There are so many cool art programs out there - how do you choose which one to learn? With all of the different apps, it's hard to know which ones are best for your journey into sticker design.
Getting started with graphic design can be a little intimidating, but some great apps make getting into designing fun and easy! Here are 5 free apps that will allow you to get started right away on your journey to becoming a designer.
Canva is pretty well known as a drag-and-drop photo designer. They have a free version and a pro version - the Pro version mostly provides extra assets for you to use, which you could also buy from stock sites.
I really like Canva for its quick, simple, and bright designs. It is a composite editor -you can't actually draw anything in Canva. You can, however, put text designs together, drop-in images from other sources, or use their free library of images. I love their free template library, too - it's killer when you have a vision that you want to execute quickly.
What Canva Is Good For: Typography, Logos, Facebook covers, images for ad campaigns, prints.
Photopea is a free Photoshop clone. There are other alternative Photoshop clones like GIMP and Pixlr, but I like Photopea specifically because it operates in your browser, which means that you can use it on a Chromebook, library computer, or just about anywhere you please.
Photopea has a bunch of tools that Photoshop does, and most importantly, all of the ones you need. It even does its own version of "smart objects" and embedded files. It can be buggy and slow sometimes with ads that it serves, but it's free - what do you expect? You can also pay for premium, which removes ads and also helps you go back farther in your undo/redo history.
What Photopea Is Good For: Small drawings, combining and curving text, recoloring, masking, and "photoshopping" in the traditional sense.
Inkscape is a free, open-source, desktop application for doing vector design. It's the free version of Adobe Illustrator - but better, because it doesn't cost you $50/mo, and it's been around for a very long time. Its downside is that it doesn't run on tablets or Chromebooks, but it's a powerful little tool. The first year I was learning how to draw stickers, Inkscape was the tool for me.
If you've never encountered vector art before, it can be a little intimidating. Vector art is pattens and curves - you don't add shading by "painting" over something. Instead, you draw a shape and use fills and gradients to get the effect you want. Once you get a handle on it, though, it's a great tool.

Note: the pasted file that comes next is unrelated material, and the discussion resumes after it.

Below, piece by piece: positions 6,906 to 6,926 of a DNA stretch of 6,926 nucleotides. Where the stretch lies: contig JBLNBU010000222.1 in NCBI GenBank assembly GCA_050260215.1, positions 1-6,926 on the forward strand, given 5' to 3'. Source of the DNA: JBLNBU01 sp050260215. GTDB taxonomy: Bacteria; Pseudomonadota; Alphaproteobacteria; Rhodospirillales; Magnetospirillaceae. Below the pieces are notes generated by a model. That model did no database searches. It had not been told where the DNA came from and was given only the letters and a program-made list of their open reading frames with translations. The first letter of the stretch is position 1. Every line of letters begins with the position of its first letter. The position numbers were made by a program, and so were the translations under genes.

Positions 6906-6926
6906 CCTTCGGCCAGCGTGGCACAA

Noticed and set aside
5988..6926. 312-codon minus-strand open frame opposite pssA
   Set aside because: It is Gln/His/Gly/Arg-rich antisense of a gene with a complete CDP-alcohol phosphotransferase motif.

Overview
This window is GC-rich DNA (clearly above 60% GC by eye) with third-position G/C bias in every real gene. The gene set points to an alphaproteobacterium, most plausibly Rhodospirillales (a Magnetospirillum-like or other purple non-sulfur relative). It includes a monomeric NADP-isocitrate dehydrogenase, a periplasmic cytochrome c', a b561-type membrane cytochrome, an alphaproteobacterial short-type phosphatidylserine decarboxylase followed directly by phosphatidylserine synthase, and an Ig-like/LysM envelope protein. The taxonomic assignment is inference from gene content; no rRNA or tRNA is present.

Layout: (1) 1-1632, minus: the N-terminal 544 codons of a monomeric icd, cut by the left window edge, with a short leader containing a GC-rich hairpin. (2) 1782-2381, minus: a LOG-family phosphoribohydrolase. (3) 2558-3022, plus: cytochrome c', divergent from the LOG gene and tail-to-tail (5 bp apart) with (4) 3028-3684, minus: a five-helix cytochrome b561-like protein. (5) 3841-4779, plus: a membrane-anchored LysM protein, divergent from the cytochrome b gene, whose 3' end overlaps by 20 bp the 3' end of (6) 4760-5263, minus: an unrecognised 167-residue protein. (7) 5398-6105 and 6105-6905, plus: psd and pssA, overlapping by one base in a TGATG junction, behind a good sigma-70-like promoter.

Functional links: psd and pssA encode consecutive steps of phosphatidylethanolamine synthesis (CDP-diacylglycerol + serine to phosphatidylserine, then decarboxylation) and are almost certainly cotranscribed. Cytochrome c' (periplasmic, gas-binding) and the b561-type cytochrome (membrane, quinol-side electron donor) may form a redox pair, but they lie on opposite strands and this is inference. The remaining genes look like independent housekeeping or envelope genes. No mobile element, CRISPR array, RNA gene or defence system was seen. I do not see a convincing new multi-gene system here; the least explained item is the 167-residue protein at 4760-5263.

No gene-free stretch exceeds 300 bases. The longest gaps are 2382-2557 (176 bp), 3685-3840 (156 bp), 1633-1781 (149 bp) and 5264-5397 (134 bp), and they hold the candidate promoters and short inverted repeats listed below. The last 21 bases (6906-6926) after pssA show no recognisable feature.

What Inkscape Is Good For: Vector art, text designs, flat character design, gradients and fills.
Sketchbook is a free, compact little program that's available on both Windows and Android platforms. It's offered by AutoCAD, the makers of a lot of architecture, engineering, and 3d design software. It's a cute little digital painting program perfect for getting your feet wet. It doesn't have "dynamic brushes" - the water won't drip when you do watercolor effects. But it's intuitive - especially if you have access to a stylus.
I've used Sketchbook on an android table, a Chromebook, and a Surface Pro 7. I've loved the experience on all three. Sketchbook is definitely a painting program, so if you need to add text, you'll need to export the file into Photopea or Inkscape to finish up. Or, even Canva.
What Sketchbook Is Good For: Digital painting, sketching, and character design.
The last category isn't an app, but rather, a collection of websites that will provide assets for you when you're just starting out. As always, follow the usage guidelines and don't steal art. Provide attribution when necessary. But stock sites are a great way to get the ball rolling when you don't have a lot of experience.
My favorite stock image sites are Pexels and Pixabay. They both provide free images and a few illustrations as well. I love using these sites for models and references - I can usually find a dog in the pose I want, or a good color scheme from a nightscape photo.
There are also a few vector stock sites. The most well-known ones are the Noun Project and Vecteezy. The Noun Project specifically focuses on images that are distributed with CC-BY licenses. On Vecteezy, the licenses can vary.
Always do your homework when using assets from stock sites. Occasionally, images are stolen and put up for free on sites when they are copyrighted. If you're unsure, just fork over the $3-10 it takes to purchase a royalty-free image from a paid stock site. And know that you can't just sell an image from a free OR paid stock site - you have to make it a portion of a larger piece, or significantly modify it. That's why creating your own artwork is still the best path forward.
If you're ready to graduate to paid software, check out Affinity Designer!
Got your own favorite free programs? Drop them in the comments below!
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